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Intel unveils new 3D chip packaging design

News Analysis
Jul 10, 20193 mins
Computers and PeripheralsData Center

Intel's new chip packaging design doesn't sound exciting, but it is important for server processor technology.

Intel CPU  >  security
Credit: Intel / Baks / Getty Images

Intel has unveiled a new packaging innovation for creating 3D chip packages and multiple chip connections ahead of the Semicon West conference in San Francisco this week.

The company is detailing its Embedded Multi-Die Interconnect Bridge (EMIB) technologies and Foveros 3D chip packages. This may sound like very inside baseball and best suited for the propellerhead crowd, but hear me out.

Chip packaging has always played a critical role in semiconductors, and it’s getting more important as chipmakers such as Intel and AMD strain against the limits of Moore’s Law. The chip’s package is how the chip’s electrical signals and power are routed.

As we move to 3D stacking, advanced packaging techniques allow for more complex semiconductor designs and break previous limits. 3D stacking has become standard in NAND flash, with chips packing up to 96 layers.

CPU design is a little different. Even with process shrinks, chips are simply growing larger as more cores and more cache are added. This results in heat density and latency, as data has to be moved around the chip.

AMD solves the problem, Intel plays catch-up

AMD, once again taking the lead, solved this problem with its Epyc server chips. Rather than making a monolithic 32-core piece of silicon the size of a half dollar, it broke things up into four “chiplets” with eight cores each and connected by a very high-speed interconnect. This allowed for more cores while controlling heat and electronics.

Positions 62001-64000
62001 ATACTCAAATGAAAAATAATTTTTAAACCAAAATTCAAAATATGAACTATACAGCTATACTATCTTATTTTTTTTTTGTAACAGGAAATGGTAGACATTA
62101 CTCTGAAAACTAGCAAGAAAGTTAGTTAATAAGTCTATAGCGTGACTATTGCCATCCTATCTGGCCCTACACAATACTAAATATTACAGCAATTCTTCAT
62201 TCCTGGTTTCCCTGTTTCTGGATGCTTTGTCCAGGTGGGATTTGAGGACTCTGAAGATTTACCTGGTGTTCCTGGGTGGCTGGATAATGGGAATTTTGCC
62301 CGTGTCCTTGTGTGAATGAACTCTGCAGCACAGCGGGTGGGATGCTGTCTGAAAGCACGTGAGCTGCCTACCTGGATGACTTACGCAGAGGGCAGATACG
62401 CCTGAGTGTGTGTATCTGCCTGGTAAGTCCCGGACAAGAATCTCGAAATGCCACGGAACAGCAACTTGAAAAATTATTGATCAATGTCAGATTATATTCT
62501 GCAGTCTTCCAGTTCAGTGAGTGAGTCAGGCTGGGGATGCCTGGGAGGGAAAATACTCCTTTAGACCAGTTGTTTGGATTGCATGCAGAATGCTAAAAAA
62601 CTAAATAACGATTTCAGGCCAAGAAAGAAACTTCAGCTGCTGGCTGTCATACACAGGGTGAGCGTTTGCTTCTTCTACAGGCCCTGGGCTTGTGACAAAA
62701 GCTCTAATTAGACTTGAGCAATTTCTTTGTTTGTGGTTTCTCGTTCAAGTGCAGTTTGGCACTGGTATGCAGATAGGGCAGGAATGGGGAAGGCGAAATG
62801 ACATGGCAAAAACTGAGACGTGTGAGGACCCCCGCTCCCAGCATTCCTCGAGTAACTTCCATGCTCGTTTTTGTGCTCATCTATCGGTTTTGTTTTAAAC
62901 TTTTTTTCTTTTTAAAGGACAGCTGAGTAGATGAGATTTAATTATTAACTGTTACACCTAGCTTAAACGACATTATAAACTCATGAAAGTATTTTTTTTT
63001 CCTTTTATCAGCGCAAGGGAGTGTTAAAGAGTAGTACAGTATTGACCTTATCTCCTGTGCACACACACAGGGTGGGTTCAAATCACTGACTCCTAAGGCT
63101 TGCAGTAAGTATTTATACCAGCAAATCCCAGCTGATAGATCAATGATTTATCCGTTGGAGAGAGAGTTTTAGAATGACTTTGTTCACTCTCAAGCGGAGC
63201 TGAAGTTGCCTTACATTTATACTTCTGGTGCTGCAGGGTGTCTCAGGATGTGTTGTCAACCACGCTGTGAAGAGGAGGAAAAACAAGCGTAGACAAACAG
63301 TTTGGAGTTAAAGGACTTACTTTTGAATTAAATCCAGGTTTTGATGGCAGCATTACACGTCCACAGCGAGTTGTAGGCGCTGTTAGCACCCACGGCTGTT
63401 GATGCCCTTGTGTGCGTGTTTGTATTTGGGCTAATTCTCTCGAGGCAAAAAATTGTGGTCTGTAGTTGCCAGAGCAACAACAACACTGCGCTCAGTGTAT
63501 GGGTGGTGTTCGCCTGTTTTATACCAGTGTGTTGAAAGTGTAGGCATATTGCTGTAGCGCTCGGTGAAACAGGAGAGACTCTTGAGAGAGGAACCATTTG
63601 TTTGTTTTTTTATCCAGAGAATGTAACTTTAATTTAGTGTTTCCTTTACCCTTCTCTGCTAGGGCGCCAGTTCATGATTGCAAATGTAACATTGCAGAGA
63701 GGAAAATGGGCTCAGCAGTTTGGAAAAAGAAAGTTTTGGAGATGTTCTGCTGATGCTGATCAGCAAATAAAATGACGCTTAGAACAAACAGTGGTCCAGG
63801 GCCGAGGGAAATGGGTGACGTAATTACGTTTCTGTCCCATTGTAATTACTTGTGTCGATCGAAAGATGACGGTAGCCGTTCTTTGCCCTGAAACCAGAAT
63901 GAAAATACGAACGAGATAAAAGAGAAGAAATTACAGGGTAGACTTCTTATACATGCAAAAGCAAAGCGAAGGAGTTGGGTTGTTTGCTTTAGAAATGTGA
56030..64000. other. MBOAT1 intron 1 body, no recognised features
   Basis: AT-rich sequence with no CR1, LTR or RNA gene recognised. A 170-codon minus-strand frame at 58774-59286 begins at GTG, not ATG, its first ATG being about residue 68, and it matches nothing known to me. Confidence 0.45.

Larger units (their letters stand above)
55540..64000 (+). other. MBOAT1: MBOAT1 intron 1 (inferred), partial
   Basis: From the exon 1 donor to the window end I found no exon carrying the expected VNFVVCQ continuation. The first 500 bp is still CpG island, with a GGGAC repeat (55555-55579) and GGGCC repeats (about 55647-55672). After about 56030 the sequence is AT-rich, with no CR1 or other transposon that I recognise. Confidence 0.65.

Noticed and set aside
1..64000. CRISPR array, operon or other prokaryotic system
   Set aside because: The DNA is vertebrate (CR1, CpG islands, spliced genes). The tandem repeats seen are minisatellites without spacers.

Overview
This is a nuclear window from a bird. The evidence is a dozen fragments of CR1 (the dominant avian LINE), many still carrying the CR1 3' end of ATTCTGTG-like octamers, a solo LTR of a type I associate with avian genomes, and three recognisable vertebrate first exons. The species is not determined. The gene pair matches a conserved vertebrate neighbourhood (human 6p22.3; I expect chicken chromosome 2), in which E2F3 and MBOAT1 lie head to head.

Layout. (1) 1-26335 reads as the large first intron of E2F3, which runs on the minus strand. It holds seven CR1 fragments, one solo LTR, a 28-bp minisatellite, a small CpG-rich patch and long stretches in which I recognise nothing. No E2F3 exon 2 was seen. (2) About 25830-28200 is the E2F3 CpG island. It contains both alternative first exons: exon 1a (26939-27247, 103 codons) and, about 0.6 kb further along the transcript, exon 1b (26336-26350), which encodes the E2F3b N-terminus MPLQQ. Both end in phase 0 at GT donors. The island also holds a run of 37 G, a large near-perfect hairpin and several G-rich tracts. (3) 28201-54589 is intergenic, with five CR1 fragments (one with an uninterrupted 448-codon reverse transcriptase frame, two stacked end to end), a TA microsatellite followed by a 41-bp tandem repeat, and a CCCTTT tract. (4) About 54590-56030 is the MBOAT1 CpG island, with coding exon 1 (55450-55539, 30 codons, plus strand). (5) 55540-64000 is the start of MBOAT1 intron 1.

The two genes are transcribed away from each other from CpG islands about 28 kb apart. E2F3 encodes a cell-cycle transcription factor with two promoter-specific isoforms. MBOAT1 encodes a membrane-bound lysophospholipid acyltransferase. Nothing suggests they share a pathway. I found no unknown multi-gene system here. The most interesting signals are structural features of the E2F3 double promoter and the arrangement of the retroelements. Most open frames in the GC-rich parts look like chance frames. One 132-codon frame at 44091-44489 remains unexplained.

Intel did what it always does when AMD comes up with a new idea: It pooh-poohed it, then quietly adopted it (they did the same thing with multicore, 64-bit computing and on-CPU memory controllers). It is introducing what Intel calls co-EMIB. Co-EMIB, or Embedded Multi-die Interconnect Bridge, enables the connection of two or more Foveros (3D stacked chip) chiplets, just like Epyc.

Foveros is already in production today in Intel’s Stratix 10 field programmable gate arrays (FPGAs), 8th Gen Intel Core processors with Radeon Graphics, and Intel’s forthcoming Lakefield hybrid CPU.

However, Co-EMIB and Foveros is a short-term solution. Long-term, Intel is working on Omni-Directional Interconnect (ODI). ODI uses both horizontal plane communications like Co-EMIB but also something called Through-Silicon Vias (TSVs) for 3D stacking.

Intel says TSVs offer lower resistance, which means more power, along with low latency, high-bandwidth paths between chips and the package substrate.

The problem with making TSVs is it’s a monumentally expensive manufacturing process that can add 30% to the wafer cost, and Intel isn’t going to eat that — customers are.

These are important support technologies that will help CPUs and FPGAs continue to make big leaps in performance, hopefully well beyond the 5-7% they’ve been averaging. It means a significant redesign of chip architecture and manufacturing.

As more data-intensive applications such as artificial intelligence (AI), machine learning (ML), and analytics dominate the data center, the pressure is on to increase performance — and the massive, monolithic chip design clearly was reaching its limit. Co-EMIB and ODI represent new designs to address those limits and keep up performance.

Andy Patrizio is a freelance journalist based in southern California who has covered the computer industry for 20 years and has built every x86 PC he’s ever owned, laptops not included.

The opinions expressed in this blog are those of the author and do not necessarily represent those of ITworld, Network World, its parent, subsidiary or affiliated companies.

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